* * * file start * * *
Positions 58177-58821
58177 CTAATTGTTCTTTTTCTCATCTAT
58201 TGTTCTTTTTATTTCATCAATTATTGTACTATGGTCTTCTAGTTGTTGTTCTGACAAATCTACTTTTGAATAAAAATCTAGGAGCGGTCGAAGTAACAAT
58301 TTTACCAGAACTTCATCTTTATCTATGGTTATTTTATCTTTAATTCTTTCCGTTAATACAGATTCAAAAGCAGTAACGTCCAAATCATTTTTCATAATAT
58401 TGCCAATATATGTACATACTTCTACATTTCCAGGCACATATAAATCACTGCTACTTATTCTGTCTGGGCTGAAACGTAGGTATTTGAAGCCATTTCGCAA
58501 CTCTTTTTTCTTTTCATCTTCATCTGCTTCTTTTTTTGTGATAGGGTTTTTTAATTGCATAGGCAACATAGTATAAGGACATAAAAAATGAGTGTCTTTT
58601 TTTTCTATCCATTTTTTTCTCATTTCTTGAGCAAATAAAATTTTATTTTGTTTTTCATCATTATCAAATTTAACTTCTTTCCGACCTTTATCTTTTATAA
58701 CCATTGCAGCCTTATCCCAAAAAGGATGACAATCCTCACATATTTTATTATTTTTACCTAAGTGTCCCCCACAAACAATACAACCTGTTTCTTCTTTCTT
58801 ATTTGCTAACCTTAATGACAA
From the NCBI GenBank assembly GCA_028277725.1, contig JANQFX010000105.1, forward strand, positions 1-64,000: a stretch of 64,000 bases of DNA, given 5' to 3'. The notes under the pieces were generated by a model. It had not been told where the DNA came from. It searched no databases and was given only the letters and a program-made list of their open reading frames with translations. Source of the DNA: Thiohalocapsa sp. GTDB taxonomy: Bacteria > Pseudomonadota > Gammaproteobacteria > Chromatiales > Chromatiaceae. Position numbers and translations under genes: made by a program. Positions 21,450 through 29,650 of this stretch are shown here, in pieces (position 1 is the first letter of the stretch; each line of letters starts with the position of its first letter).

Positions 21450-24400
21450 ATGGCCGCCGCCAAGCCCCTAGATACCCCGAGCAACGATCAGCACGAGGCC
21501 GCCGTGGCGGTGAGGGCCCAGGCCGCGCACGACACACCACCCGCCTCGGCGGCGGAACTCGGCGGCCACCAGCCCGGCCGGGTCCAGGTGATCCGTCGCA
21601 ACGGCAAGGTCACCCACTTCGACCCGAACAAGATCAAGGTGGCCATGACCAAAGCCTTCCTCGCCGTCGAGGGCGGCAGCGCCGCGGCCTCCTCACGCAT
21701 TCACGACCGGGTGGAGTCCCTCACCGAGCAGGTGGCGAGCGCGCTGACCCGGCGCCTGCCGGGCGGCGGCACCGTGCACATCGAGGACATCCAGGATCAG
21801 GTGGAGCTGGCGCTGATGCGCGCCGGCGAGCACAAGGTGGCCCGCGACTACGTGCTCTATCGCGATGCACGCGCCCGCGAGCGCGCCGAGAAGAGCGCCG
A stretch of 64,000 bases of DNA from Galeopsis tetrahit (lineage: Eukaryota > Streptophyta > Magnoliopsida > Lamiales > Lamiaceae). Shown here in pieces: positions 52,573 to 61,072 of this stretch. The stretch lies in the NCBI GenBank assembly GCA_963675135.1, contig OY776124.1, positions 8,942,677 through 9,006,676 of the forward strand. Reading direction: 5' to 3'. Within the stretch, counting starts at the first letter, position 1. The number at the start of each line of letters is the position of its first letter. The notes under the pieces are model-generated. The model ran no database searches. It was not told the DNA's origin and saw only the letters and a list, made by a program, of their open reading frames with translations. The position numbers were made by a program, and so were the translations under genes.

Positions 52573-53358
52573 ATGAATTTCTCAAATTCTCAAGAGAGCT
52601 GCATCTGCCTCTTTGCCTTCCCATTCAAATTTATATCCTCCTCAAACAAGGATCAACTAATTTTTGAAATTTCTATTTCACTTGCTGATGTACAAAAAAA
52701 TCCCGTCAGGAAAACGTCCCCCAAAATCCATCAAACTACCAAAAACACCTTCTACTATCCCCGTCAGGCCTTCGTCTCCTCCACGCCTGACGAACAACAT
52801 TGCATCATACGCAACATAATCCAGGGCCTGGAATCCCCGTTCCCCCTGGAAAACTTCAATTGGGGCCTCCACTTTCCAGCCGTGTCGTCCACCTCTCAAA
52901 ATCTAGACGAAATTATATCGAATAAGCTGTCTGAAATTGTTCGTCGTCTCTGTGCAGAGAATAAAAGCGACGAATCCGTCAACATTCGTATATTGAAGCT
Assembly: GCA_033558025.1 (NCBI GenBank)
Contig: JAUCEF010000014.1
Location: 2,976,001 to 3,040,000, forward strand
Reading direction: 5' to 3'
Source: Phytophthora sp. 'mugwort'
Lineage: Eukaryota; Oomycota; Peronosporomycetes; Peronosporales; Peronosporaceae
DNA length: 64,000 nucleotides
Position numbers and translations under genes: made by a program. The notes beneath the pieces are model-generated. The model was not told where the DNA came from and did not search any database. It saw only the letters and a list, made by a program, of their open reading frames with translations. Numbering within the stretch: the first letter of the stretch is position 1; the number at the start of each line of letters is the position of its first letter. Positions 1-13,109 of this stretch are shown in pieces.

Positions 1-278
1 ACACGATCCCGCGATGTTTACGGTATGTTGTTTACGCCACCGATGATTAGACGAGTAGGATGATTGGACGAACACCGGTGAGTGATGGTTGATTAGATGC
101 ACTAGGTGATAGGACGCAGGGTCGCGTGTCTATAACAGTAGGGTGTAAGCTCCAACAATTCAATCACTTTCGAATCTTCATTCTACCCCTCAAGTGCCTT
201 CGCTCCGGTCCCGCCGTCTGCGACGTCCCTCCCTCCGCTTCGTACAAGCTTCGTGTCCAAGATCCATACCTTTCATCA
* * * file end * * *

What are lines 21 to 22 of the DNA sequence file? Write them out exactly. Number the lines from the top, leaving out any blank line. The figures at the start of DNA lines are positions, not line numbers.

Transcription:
52701 TCCCGTCAGGAAAACGTCCCCCAAAATCCATCAAACTACCAAAAACACCTTCTACTATCCCCGTCAGGCCTTCGTCTCCTCCACGCCTGACGAACAACAT
52801 TGCATCATACGCAACATAATCCAGGGCCTGGAATCCCCGTTCCCCCTGGAAAACTTCAATTGGGGCCTCCACTTTCCAGCCGTGTCGTCCACCTCTCAAA